By Kim Howard, CAE
Freshman year in high school is both exciting and scary for students. The school is much larger encompassing more scholastic, athletic and club options. Your 14-year-old self is now on a campus with other students, some of whom can legally drive, vote or join the military. How can schools help ease the transition from middle school to high school? Enter Manassas City Public Schools’ Osbourn High School’s Freshman Academy and Eagles SOAR programs.
The Eagles SOAR Program (originally called Rising Stars) and Freshman Academy was the brainchild of then ninth grade OHS Assistant Principal Mike Dufrene. He started it in 2011 after he and the School Improvement Team noticed a need. “We started Freshman Academy due to the fact that almost 20 percent of the freshmen were failing to earn enough credits to advance to sophomore status. In two years, we reduced that failure rate to 5.5 percent,” said Mike Dufrene, principal of John Handley High School.
Developing a well-rounded student is the goal of both programs, according to OHS Principal Cathy Benner. “The programs began through the exploration of transitioning eighth student’s needs. Collaboration with METZ Middle School is critical to our success. I hope the legacy of the freshmen transition programs will be in the development of students who are motivated by post-secondary goals, learning at their highest potential, and in the development of students that are respectful and accountable for their words and deeds,” she said.
Helping the Eaglets Learn to Fly
OHS hosts Eagles SOAR (Safety, Optimism, Accountability, and Respect), a three-day program held in mid-August that engrains in rising freshmen the expectation of graduation. About 150 students participate in College Day, Career Day and Fresh Experience. The theme is transition. During College Day representatives from local colleges (GMU) discuss graduation requirements to enter college and what the students can do to prepare to be successful. Additionally, students learn about vocational programs that are offered at Osbourn and how they can graduate work ready and licensed in various fields if they so choose.
Day two is career day. The Manassas City Police Department (MCPD) and Manassas City Volunteer Fire Department (MCVFD) assist the program by offering a camp where students can participate in the role of a firefighter or police officer. MCPD and MCVFD also assist OHS with day two of Eagles SOAR. During Career Day students work with fire and rescue as well as the police by participating in demonstrations and getting hands on experience with gear and equipment. This also builds a relationship of respect between students and law enforcement, firefighters and rescue personnel.
On the last day, freshman students focus on the program’s motto: “We will SOAR.” Freshmen learn about the OHS PBIS program SOAR. Tenth graders and upper classman student leaders offer pointers about how to be successful in their freshmen year and make the most out of the high school experience. Students meet with their counselors, the administrator and participate in team building activities. The final day of SOAR is celebrated with a pizza party in the cafeteria where every student receives a class of 2020 t-shirt.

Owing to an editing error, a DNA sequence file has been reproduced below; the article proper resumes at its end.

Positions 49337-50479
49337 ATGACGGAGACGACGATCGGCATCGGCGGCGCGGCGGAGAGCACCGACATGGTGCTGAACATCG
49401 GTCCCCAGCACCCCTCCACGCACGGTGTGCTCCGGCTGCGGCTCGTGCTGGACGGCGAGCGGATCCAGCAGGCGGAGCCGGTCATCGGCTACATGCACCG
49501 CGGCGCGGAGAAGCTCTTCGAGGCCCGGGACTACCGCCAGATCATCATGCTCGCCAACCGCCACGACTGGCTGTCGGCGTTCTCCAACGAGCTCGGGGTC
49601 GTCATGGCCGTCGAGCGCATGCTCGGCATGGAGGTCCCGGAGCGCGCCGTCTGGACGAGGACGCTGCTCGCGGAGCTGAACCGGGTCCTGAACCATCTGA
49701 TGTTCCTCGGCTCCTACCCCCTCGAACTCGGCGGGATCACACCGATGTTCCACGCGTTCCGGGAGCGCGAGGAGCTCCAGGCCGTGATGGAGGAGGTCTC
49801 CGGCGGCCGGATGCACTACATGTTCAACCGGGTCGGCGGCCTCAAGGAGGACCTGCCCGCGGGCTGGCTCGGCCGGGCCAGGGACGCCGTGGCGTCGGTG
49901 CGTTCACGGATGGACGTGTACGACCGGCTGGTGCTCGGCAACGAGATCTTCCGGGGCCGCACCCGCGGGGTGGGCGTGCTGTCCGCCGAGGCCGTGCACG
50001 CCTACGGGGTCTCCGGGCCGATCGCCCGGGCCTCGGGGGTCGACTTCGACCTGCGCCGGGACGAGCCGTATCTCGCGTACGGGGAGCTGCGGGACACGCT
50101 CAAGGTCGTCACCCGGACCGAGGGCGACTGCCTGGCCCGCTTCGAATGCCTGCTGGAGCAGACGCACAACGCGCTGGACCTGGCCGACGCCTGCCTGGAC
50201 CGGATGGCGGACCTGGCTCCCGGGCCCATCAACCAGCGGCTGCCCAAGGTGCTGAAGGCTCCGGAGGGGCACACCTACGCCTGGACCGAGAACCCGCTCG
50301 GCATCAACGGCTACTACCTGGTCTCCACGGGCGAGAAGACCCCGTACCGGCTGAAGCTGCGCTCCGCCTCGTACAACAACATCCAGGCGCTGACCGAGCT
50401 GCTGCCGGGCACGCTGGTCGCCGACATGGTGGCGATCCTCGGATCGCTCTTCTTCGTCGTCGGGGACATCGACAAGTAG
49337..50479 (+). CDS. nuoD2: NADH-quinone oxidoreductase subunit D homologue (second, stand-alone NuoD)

“Students report that they feel less anxiety about entering high school and that they feel prepared. Students’ parents share with us that their children feel excitement and begin to think about ways they can get involved in their school and education early on,” said Freshmen Academy Assistant Principal Ashley Faaborg.
Freshman Academy Promotes Skills Beyond Academic Success
Freshmen Academy is a full year program that all freshmen will participate in throughout the school year. The freshman year of high school is a year of transition and many changes for rising ninth grade students. This transition program is developed to offer a whole child approach to evolving eight grade students into successful high school students. The purpose of the Freshman Academy is to establish a learning environment that enables rising ninth grade students to learn at their highest ability, plan for their post-secondary goals, and promote personal-social growth and development.
This coming school year, Osbourn’s class of 2020 will take their core freshmen academic classes in quad teams. Teachers will share clusters of students and participate in Quad CLT’s to collaborate on their success. In addition to the support of their quad squads, Freshmen will receive a formal character education. Freshmen will participate in a book study of “The 7 Habits of Highly Effective Teens.” Students will read the book during eagle block Fridays and participate in a reflective activity. The goal of the book study is to equip students with an understanding of how to be successful in high school. Students will also participate in an anti-bullying curriculum. The program seeks to provide students with all the tools to not only be successful in high school but in life, according to Faaborg.
Details about both programs can be found at osbournhs. mcpsva.org/pages/Osbourn_High_School/Front_Page_Folder/ RisingFreshmen.
Kim Howard, CAE (email@example.com) is the editor in chief of Prince William Living and the parent of an OHS alumni, who is now a college freshman, and an OHS high school junior, both of whom participated in these programs.